In addition to the interviews a total of 33 school leaders were also asked to compile a top-3, which resulted in an additional 33 top-3’s of learning activities.
Respondents (the 20 school leaders who were interviewed and the 33 school leaders who were asked to compile a top-3) were approached through a call on the website of the secondary education council, the employers association of secondary education in the Netherlands. Since the secondary education council represents over 600 of a total number of 652 secondary schools in the Netherlands (Secondary education council 2013), this provided access to a representative sample of Dutch school leaders. In order to guarantee a good representation, respondents were chosen from all three Dutch school regions (north, middle, south). Prior to the interview an email was sent to the respondents with an overview of workplace learning activities that came up in studying the literature (see Table 1). In the rare event if a specific learning activity was unclear to the respondent, the researcher gave additional explanation. The overview also offered the opportunity to add a learning activity from the respondent’s own experience. At the start of the interview the respondents were asked to compile a top-3 list of learning activities they had experienced in the last year and found most valuable. The remainder of the interview focused on work-related questions, learning outcomes and conditions of the respondent’s number 1 learning activity. These concepts were investigated through open-ended questions. During the interview the researcher immediately transcribed all answers in an interview report. Furthermore, the interview was recorded in order to complement the report afterwards. Interview reports were sent to the respondent for approval, as a form of member check.
Data analysis consisted of two steps: 1) ranking top-3’s in first analysis, 2) using matrix coding for within-case and cross-case analysis (Miles et al. 2014).
Ranking the top-3’s
In the first step of data analysis all 53 top-3 lists of learning activities were ranked (20 from interviews and the additional 33 top-3’s). A simple scoring system was used. Each time a learning activity was placed on number 1, it received 3 points, each number 2 nomination led to 2 points and numbers 3 led to 1 point. Based on the ten highest ranked learning activities categories of workplace learning activities were established and used to analyse the data from 20 interviews (see the results below).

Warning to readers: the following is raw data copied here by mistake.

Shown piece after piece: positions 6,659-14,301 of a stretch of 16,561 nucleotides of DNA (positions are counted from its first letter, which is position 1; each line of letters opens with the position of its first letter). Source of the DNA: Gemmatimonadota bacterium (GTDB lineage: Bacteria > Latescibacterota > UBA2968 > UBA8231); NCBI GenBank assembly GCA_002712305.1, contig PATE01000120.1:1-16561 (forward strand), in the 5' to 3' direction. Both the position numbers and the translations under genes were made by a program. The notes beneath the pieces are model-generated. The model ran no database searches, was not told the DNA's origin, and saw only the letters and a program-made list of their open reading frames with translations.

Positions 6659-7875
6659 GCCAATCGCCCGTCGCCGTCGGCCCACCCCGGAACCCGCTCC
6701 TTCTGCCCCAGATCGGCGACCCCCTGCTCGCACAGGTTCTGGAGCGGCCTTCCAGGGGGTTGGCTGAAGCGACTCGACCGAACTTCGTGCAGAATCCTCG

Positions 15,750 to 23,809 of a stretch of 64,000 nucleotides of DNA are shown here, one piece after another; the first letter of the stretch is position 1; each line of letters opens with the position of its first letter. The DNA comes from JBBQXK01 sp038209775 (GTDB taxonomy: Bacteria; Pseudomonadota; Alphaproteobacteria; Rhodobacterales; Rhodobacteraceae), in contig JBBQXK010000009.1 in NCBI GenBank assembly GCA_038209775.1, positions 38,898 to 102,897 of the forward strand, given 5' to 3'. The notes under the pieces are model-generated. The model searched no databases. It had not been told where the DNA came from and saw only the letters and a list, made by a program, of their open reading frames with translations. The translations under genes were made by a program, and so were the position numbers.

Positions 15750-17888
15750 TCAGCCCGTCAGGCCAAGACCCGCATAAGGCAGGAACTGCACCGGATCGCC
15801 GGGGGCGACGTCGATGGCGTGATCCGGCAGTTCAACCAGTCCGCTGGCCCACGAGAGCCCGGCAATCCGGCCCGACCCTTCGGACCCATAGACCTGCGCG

Within- and Cross-Case Analysis: Conceptually Clustered Matrix
For analysing the interview data both within- and cross-case, conceptually clustered matrices (Miles et al. 2014) were developed that systematically displayed data from all respondents. As this study aimed to better understand the nature of workplace learning of school leaders and study relationships between different concepts, conceptually clustered matrices suited this objective very well (Miles et al. 2014). Rows in the matrix represented the cases (school leaders) and columns represented the different theoretical concepts: workplace learning activity, work-related question, learning outcomes (2 types), conditions and characteristics. For learning outcomes, conditions and characteristics an extra column was added for “additional” findings. These columns referred to learning outcomes, conditions and characteristics that could not be categorised elsewhere. In addition to the matrix a codebook was developed to label interview data more specifically. Next, coded interview passages were placed in the cells of the matrix, under the associated theoretical concept. For example: a respondent’s statement could be classified as an individual learning outcome in terms of “knowledge”. This interview passage was then coded as “knowledge” and added to the cell under “individual learning outcomes”.
Cross-case analysis was conducted deductively and inductively. This made it possible to study the theoretical concepts, and find additional concepts during data analysis (Miles et al. 2014). During early analysis it became clear that an extra concept could be added to the initial matrix. Respondents who learn through “working on improvement or innovation in the school” roughly choose two different approaches to shape the improvement- or innovation process. Therefore a column “change approach” was added to the matrix, and two codes were added to the codebook for both approaches, namely “planned” and “emergent”.